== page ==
A crow perched in a cottonwood next to the house trains its brown eyes on this man, noting the contours of his shoulders and belly, his blocky thighs. The bird recognizes the eyes set deep in the intruder’s face.

The man has been to this house before, although the woman does not know it. Three days previously, propelled by curiosity, resentment, and bourbon, he tracked her down and banged on her door. Her absence at the time of his visit felt somehow like insult. Even the crow sitting on a gatepost next to her house smirked derisively. He lunged for the bird, it flew, he yelled and picked up a rock and hurled it, the rock missed by a mile. He cursed and stumbled to his car.

The woman now searches the face above the flames for signs of tenderness and finds, instead, narrowed eyes and a downturned mouth. His gaze slides over the pipe in her hands, the ring, and the burning totems of their love. He raises one hand with a circular gesture taking in the unpaved road, the tiny manufactured house. “Nice new life you got here.” Then with quick movements he steps around the pit to reach out and yank her off-balance toward him. She recovers, plants her feet in a wide posture, and raises the pipe high.

The timbre of that voice echoes in the crow’s brain and takes away all doubt the assailant has returned. The bird lets loose a series of calls that increase in pitch and frequency and, within seconds, other black-winged creatures sail through the air from all directions. They alight on tree branches that bounce with their weight. They shriek with extended throats and wide-open beaks. They hurtle toward the man and flap, suspended in a mad dance just over his head.

He takes off sprinting. The mob makes chase, maneuvering through the trees, landing and flying again, in expert pursuit. Wings pummel his face. He shields his head with his arms and wonders, will they stab his eyes? He dives into the front seat and knows he will forever remember the vision of his ex holding aloft a metal rod to summon her demonic feathered swarm.

I hope he is not hurt, thinks the woman, chuckling at the sound of his speeding car bottoming out on the rutted road.

Some crows follow the car’s dust cloud, but most wheel back to roost in cottonwoods near the woman’s house. Their caws are conversational. One returning bird spots something interesting and swoops to the ground near the dying blaze, then up toward a high branch. The gem tumbles from the bird’s beak, refracting the sun’s low gleam into pinpoints of light that flash over the landscape like reflections thrown from a spun disco ball.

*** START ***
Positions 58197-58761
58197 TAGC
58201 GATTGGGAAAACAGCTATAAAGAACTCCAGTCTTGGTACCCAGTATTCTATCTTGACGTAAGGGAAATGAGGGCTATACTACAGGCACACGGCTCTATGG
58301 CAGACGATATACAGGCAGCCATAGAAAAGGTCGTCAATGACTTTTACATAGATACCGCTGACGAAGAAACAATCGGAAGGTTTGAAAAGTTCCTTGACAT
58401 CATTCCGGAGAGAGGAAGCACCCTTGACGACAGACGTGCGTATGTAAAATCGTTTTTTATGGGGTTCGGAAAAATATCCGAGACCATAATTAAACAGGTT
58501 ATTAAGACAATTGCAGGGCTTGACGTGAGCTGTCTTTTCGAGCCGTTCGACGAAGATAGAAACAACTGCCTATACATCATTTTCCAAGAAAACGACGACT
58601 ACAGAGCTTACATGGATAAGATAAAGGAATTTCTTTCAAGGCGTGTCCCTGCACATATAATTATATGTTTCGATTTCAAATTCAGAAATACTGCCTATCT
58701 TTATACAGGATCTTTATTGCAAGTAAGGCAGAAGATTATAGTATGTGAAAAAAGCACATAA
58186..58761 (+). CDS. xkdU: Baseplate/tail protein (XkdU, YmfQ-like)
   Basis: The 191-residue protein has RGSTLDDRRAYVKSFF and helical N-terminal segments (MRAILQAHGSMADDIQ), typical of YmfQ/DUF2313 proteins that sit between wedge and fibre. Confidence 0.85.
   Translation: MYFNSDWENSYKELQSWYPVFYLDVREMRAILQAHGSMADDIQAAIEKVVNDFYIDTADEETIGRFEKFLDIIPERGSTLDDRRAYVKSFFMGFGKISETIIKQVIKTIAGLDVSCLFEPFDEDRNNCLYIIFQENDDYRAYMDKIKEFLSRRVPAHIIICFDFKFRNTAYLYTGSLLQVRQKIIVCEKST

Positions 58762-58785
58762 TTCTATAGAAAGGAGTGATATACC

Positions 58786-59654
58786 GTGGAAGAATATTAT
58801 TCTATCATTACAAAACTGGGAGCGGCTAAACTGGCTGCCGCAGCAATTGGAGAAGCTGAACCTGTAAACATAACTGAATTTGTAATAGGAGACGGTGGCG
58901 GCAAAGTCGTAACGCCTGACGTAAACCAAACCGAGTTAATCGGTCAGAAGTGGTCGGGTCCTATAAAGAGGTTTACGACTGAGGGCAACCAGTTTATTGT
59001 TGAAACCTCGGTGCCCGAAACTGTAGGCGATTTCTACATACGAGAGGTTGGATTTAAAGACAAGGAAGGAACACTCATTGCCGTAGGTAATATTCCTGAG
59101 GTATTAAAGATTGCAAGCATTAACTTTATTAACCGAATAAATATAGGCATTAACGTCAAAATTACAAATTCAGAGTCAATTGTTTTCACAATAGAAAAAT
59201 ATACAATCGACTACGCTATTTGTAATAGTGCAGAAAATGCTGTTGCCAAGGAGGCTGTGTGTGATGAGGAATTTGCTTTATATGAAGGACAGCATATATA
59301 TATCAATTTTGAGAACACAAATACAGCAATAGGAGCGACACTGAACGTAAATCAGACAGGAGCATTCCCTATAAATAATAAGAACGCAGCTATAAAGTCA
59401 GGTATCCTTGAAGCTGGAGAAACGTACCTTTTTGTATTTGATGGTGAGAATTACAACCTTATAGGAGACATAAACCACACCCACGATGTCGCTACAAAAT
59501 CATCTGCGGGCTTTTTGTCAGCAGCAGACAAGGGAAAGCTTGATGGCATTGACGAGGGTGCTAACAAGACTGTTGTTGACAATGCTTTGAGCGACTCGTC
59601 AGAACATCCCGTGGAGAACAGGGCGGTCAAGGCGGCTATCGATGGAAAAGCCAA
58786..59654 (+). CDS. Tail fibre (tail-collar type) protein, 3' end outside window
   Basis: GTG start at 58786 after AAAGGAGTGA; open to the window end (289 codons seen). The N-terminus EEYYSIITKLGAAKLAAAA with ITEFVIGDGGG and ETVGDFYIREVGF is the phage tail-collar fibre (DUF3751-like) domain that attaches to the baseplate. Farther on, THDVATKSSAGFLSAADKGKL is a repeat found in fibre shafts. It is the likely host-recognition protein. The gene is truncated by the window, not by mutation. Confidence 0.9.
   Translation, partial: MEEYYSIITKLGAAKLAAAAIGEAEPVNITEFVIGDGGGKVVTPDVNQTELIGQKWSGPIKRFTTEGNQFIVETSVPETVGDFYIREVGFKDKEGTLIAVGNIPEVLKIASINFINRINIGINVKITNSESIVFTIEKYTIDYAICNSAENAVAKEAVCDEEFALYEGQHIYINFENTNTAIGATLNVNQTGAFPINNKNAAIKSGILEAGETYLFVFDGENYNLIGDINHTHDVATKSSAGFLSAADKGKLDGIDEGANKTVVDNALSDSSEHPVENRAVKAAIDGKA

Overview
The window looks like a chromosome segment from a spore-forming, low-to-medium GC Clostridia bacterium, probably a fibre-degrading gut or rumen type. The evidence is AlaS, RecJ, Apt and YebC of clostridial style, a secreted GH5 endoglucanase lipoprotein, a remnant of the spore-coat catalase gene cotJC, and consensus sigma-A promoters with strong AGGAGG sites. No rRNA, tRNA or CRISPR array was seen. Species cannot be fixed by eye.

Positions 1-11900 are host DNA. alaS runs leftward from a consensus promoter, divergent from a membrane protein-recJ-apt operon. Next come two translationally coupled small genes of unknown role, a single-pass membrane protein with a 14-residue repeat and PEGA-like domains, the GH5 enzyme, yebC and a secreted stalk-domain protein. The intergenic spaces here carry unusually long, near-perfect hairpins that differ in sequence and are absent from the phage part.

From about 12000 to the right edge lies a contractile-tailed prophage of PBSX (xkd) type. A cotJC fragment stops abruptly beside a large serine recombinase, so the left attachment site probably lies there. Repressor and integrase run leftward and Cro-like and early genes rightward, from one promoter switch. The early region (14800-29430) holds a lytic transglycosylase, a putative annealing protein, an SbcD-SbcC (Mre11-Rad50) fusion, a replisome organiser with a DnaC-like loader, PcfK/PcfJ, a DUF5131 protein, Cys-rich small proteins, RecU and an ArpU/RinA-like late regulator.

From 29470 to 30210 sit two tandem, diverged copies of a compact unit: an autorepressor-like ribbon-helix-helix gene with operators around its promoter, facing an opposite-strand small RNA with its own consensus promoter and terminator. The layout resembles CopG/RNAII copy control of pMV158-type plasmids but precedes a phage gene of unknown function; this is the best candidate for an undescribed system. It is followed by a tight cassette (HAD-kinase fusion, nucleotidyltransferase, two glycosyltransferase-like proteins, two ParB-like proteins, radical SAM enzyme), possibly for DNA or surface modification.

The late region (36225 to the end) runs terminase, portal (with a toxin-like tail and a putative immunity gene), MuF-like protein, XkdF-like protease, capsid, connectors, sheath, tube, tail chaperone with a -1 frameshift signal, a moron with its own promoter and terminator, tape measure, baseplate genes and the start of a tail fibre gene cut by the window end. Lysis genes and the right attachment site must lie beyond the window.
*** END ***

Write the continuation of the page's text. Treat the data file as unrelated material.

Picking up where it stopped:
Her rescue by these winged avengers, this spectral radiance…the woman feels magic in the air. She lifts her head to make eye contact, convey gratitude, and share the glory of the moment.

But she is beneath the animals’ interest. They are now intent on what the woman does not see: close to the line where the treetops meet the orange sky, a gliding shadow ominously suggests the onset of an owl’s nightly hunt. The crows stir, issuing cries of renewed urgency. They are ready. ◀

Writing contest: Adult Fiction 3

Greg Wagner


The Power of Light

Greg Wagner, 54, Santa Fe

Alejandro pedals away from the sparse city lights and into the darkness of night. Up the winding road and into the lower hills he rides, the vestiges of sun-warmed sand fading as the night envelops the piñon and juniper. He stops among the conifers and spreads a blanket on the sand below a small opening to the sky. Stars twinkle against the black curtain of the cosmos. Alejandro lies on his back and stares into the depth of the Milky Way. He can feel the sparkle of starlight on the skin of his face, beckoning him to the infinite. Infinite space. Infinite darkness. Infinite freedom. He can sense the suspended tick of time, the clockwork of the sun and moon, resting and hidden. But not for long. Moonrise is in half an hour. He’ll need to be safely home by then. But for a few precious minutes, he slides off his shirt, closes his eyes and relishes the warmth of the starlight on his bare skin. And freedom.